Almost seven million people in South Africa benefitted from the commitment and hard work of foreign doctors placed by Africa Health Placements (AHP) in the country last year.
Since 2005 AHP, a non-profit organisation, has recruited 2 500 local and foreign healthcare professionals to work in public healthcare facilities in rural areas.
AHP recruited 342 foreign-qualified doctors to work in South Africa in 2011. The most doctors (134) were placed in KwaZulu-Natal. 66 foreign doctors were placed at public healthcare facilities in Gauteng and 46 doctors worked in the Western Cape.
In KwaZulu-Natal, foreign doctors had an indirect impact on an estimated 2.1 million of the province's 10.8 million people.
In Gauteng, almost 1.4 million people benefited from the dedication of AHP's foreign doctors. The 29 foreign doctors working in Limpopo had an estimated positive impact on more than 977 000 of the 5.6 million people living in the province.
In the Eastern Cape, an estimated 832 864 people benefited from AHP's recruitment efforts. 28 foreign doctors from abroad were placed in the province.
The 46 foreign-qualified doctors working in public healthcare facilities in the Western Cape had an estimated indirect impact on more than 725 000 people. In the North West, an estimated 487 216 people benefited from the 17 doctors working in the province and in Mpumalanga 10 foreign-qualified doctors had a positive impact on an estimated 225 896 people.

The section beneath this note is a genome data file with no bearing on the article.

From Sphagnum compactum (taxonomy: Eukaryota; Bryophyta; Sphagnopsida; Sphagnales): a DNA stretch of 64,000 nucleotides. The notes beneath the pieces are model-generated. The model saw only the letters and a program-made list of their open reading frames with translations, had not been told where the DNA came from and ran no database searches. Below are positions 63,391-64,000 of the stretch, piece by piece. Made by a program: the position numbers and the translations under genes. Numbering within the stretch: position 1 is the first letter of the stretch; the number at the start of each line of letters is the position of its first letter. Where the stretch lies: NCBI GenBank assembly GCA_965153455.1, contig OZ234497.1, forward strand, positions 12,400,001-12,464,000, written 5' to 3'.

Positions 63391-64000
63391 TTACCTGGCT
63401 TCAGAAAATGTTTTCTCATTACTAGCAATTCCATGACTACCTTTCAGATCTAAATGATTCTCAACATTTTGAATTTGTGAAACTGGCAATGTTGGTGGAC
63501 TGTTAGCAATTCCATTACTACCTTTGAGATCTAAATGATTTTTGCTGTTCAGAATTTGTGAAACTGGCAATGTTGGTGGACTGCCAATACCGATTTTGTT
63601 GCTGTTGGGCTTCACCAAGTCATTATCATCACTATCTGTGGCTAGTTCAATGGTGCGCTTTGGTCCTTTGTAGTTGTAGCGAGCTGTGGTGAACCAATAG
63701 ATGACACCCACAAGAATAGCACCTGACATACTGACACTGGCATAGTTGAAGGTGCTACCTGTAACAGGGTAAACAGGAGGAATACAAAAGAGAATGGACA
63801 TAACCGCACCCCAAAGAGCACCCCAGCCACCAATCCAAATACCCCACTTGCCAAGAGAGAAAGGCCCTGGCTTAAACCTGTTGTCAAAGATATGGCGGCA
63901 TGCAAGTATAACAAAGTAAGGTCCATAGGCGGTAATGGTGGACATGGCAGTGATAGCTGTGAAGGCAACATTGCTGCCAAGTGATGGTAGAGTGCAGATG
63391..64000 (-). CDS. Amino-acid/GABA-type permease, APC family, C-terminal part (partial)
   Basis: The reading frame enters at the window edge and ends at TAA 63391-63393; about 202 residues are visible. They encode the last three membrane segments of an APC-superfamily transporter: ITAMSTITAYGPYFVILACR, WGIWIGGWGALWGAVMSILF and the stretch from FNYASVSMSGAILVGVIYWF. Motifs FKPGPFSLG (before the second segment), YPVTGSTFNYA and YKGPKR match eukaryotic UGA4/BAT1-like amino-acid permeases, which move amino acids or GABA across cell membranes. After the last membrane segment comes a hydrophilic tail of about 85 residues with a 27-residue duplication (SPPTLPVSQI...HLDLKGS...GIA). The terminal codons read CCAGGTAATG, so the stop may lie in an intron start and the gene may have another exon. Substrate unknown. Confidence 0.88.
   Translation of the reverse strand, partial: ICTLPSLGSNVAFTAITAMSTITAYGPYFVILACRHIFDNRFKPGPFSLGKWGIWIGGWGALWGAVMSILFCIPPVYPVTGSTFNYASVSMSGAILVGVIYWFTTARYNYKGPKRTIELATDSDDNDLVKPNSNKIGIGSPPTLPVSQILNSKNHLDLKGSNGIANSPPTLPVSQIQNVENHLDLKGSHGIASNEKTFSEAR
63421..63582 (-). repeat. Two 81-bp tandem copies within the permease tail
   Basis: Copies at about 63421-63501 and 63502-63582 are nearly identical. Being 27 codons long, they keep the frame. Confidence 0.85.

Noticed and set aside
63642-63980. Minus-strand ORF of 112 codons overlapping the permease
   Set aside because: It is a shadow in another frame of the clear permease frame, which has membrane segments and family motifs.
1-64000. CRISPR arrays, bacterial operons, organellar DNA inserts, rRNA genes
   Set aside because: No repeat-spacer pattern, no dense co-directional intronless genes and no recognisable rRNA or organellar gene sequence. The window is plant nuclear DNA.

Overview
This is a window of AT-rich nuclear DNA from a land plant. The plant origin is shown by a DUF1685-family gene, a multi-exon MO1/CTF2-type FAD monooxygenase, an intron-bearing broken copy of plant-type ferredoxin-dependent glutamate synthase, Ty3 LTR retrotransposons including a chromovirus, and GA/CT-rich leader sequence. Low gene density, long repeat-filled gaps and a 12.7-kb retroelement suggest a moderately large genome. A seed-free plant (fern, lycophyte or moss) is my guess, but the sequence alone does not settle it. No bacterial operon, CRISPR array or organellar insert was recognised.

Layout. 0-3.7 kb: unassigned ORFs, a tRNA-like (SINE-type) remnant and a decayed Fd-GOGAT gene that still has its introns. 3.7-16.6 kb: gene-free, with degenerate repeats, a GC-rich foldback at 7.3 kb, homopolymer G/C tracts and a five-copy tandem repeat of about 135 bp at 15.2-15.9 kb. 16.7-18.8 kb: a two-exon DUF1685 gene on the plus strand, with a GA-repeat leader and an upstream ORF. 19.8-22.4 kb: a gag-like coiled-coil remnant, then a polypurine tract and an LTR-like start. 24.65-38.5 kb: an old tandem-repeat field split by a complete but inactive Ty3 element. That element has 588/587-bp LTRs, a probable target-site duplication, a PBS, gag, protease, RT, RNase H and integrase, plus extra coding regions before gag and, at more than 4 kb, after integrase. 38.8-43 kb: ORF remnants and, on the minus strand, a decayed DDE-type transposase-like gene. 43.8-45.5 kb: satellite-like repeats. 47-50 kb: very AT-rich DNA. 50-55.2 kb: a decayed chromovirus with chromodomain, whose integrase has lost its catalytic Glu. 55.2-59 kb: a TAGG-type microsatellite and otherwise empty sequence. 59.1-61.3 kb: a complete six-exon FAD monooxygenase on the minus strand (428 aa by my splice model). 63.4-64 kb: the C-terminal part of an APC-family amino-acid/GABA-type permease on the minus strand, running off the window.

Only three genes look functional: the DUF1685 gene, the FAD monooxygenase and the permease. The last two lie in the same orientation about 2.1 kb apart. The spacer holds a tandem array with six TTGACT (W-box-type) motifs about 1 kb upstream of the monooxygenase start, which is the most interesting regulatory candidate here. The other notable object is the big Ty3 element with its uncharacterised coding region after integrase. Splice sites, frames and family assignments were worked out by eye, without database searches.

These figures illustrate the invaluable contribution that foreign doctors make to improving access to healthcare in South Africa.
As Tracey Hudson, one of AHP's founders, says: "There is always a need for foreign doctors."
According to the Health Department's human resources strategy document, launched in October last year, there are currently over 3 000 foreign doctors working in South Africa, which constitutes approximately 10% of the medical workforce. However, there is still room to employ more. In the UK, a country with more resources than South Africa, more than a third of registered doctors qualified abroad.
In March, Health Minister Aaron Motsoaledi announced the 10 districts where National Health Insurance (NHI) will be piloted. He admitted that his biggest problem would be the shortage of doctors.
Foreign doctors can make an enormous contribution to the success of NHI. They also offer a vital lifeline to millions of South Africans who desperately need healthcare.
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